Mr. Mohammed Kari is sitting on a heap of high expectations from industry operators and other stakeholders, given his wealth of experience, especially in the present journey of the Nigerian insurance industry to match global competition and contribute more to economic growth.

Operators believe that the remarkable achievements of his predecessor (Daniel), which have helped to reposition the insurance sector will at best serve as building blocks for the new commissioner to take the industry to a global height and improve its contribution to the GDP.

Kari is expected to consolidate on reforms that will deepen insurance penetration, instill more discipline on operators in order to build higher public confidence in the industry.

Daniel had projected that by 2012, the insurance industry’s premium income would have hit trillion naira margin but till his exit this did not happen prompting him to set a new target of 2017. Kari is expected to make this happen come 2017.

Managing Director, Nigerian Agricultural Insurance Corporation (NAIC), Mr. Bode Opadokun, suggested that the new commissioner pays attention to good corporate governance as well as full implementation of all compulsory insurances with a view to achieving increased premium income for the industry.

President of Association of Registered Insurance Agents of Nigeria (ARIAN) Mr. Gbadebo Olamerun believes it will be difficult for Kari to follow Daniel hundred percent, but it will be sustainable for him to follow suit. “Follow suit in the sense that you don’t change the winning team.”

Olamerun is of the view that the industry is moving fast, so the best Mr. Kari can do is to follow suit some of Mr. Daniel’s reforms to a logical conclusion before putting in his own new ideas.

He said, “The industry is already running. If he brings in any other thing again, we start looking backward, and we lose focus. And what the industry will not like to experience now is to lose focus.

“The sanity in the industry is becoming very glaring. ‘No Premium, No Cover’ has done one of the best things for the insurance industry. The industry has grown 40 percent in a very short time, which is a remarkable achievement.”

At the recent mega conference of the industry held in Abuja, industry operators in their various breakup sessions set agenda on what needs to be done to take the industry to a greater height. The insurers were optimistic that if the new commissioner gives consideration to these agenda, it will aid the growth of the industry.

The session on Growth Option for the industry, among other things, suggested that there is need to create financial intervention agencies for the industry for the purpose of financing premium so that if the insured cannot pay premium at once, they can run to the agencies for assistance in order to have financial security. This, they said, will ensure higher patronage for the industry in the face of ‘no premium no cover’ regulation, which has obviously dissuaded many people from buying insurance.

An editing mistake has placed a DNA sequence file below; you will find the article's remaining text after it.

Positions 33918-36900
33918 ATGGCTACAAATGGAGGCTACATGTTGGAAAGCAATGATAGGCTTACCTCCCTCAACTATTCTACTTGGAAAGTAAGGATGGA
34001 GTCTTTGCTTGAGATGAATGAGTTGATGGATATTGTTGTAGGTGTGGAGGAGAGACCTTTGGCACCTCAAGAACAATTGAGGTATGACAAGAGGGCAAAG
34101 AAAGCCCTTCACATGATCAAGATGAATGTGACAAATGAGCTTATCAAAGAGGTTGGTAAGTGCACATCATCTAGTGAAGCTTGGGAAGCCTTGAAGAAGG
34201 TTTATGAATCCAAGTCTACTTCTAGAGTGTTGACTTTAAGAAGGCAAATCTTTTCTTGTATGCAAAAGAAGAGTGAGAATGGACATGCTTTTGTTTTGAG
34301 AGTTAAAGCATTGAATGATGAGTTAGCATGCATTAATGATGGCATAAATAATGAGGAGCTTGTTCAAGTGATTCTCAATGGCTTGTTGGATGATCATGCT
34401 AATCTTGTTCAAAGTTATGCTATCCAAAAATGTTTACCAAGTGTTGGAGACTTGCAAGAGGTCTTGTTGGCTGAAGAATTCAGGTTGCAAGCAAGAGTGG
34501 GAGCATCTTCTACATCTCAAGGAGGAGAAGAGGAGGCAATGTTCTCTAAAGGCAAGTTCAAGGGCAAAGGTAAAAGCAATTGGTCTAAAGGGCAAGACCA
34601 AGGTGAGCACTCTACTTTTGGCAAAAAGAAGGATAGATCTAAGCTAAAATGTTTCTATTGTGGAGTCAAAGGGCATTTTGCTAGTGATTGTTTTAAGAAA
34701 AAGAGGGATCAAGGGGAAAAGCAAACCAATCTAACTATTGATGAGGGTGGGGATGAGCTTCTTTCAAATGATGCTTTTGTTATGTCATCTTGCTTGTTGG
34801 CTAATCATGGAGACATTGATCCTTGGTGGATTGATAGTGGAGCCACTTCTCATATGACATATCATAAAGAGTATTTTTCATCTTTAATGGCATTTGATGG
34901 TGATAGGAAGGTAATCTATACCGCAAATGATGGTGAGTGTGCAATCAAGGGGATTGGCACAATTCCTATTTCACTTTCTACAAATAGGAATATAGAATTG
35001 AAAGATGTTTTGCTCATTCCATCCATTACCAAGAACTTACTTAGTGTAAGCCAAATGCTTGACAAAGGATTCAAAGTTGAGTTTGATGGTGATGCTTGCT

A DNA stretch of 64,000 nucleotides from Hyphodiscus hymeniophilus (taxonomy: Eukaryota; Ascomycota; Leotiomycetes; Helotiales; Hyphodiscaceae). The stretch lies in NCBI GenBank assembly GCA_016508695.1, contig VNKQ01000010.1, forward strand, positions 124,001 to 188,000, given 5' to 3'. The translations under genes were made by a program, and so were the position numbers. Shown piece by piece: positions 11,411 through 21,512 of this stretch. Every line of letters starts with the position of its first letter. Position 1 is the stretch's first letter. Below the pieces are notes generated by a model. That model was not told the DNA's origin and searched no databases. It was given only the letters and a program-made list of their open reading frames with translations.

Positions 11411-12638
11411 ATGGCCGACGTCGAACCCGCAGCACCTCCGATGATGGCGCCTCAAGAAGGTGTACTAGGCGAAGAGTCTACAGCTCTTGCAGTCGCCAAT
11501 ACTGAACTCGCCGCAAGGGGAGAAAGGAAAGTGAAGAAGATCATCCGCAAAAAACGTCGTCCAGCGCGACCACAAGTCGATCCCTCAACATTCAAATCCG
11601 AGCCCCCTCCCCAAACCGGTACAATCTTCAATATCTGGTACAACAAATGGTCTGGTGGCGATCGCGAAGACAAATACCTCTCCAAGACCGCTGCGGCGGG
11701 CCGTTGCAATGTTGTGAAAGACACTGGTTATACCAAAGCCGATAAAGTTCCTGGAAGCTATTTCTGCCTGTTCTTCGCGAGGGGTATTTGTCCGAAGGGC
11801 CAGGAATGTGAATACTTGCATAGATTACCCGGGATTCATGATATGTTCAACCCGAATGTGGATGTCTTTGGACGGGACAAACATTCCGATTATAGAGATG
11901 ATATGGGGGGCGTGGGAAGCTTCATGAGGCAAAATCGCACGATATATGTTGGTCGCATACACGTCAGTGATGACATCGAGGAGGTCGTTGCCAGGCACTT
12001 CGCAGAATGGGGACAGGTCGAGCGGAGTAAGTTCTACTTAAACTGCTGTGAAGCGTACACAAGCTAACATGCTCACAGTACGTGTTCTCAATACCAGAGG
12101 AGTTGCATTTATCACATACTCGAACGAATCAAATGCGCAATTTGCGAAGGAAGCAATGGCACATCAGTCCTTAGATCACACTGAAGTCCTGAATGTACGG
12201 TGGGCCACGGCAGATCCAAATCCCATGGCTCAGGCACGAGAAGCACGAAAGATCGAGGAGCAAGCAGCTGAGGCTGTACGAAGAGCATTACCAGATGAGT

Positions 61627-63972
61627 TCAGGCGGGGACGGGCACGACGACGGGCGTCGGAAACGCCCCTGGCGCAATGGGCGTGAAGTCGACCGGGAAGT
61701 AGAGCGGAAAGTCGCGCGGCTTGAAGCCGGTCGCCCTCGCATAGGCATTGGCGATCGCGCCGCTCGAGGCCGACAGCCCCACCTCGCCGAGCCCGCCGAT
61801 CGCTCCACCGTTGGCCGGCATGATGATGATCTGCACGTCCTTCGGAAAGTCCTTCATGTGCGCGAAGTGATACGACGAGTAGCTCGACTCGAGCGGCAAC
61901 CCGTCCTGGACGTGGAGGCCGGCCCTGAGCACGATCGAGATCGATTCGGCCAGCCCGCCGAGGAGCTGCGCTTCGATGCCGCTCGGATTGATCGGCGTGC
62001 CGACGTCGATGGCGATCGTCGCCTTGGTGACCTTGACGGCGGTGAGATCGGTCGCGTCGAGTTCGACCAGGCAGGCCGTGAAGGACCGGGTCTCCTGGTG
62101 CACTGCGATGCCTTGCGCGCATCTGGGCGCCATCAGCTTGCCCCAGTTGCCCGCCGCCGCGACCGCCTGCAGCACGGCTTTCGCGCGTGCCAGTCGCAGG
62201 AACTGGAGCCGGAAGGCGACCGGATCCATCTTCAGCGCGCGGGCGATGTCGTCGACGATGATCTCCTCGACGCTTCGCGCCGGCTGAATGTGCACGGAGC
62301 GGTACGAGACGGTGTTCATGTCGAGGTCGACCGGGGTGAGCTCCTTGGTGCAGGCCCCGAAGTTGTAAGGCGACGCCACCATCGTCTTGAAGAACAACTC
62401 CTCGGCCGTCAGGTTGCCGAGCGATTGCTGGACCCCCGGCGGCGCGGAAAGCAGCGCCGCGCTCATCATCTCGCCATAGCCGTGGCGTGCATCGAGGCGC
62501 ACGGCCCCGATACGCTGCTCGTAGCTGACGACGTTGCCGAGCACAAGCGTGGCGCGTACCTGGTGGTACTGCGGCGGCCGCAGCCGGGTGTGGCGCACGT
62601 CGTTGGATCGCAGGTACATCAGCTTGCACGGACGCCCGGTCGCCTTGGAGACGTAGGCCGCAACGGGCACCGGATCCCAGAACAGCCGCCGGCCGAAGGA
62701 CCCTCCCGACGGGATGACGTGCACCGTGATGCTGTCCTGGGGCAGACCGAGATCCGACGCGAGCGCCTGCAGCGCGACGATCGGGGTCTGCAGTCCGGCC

Few days after his appointment, Mr. Kari beamed his regulatory searchlight on the Industrial and General Insurance (IGI) and even on his brain child company, Unity Kapital Insurance, issuing regulatory orders on the companies.

The commissioner, in the order, directed IGI to appoint an auditing firm from amongst KPMG, PWC and Delloitte to conduct a comprehensive financial review of its activities and submit the report to the commission within two weeks of the date of the regulatory order.

According to NAICOM, the firm will undertake a comprehensive review of IGI’s accounting system; conduct capital verification and validate the financial position of the company as at July 31, 2015.

The commission also ordered IGI management not to incur any expenditure in excess of N250,000.00 and not to carry out new investments or dispose any of its assets without the prior approval of NAICOM and should submit monthly report on its activities to NAICOM with effect from August, 2015.

The Unity Kapital Insurance board was restricted from holding any meeting or taking any further decisions in respect of the affairs of the company during the subsistence of the regulatory order.

Before these, Kari had informed the insurers that introduction of the new and globally accepted standard of supervision will ensure that the board of directors and management of insurance firms play their legal role of owing up to the effective management of their companies.

“The directors must take responsibility for managing risks in their companies and maintaining adequate capital to absorb any losses that may arise. The use of appropriate professionals in determining risk appetite of the company, financial provisions to be made and suitable structural adjustments shall be sacrosanct”, Kari warned.

But allaying the fears of the already jittered insurers, he stated: “Don’t see this as the regulator trying to introduce or push a new concept down your throats. We see it as an opportunity for you to learn what it means to imbibe the culture of risk based management.

“Regulation or no regulation, directors and management must accept their responsibilities to their shareholders, policyholders and all other stakeholders.”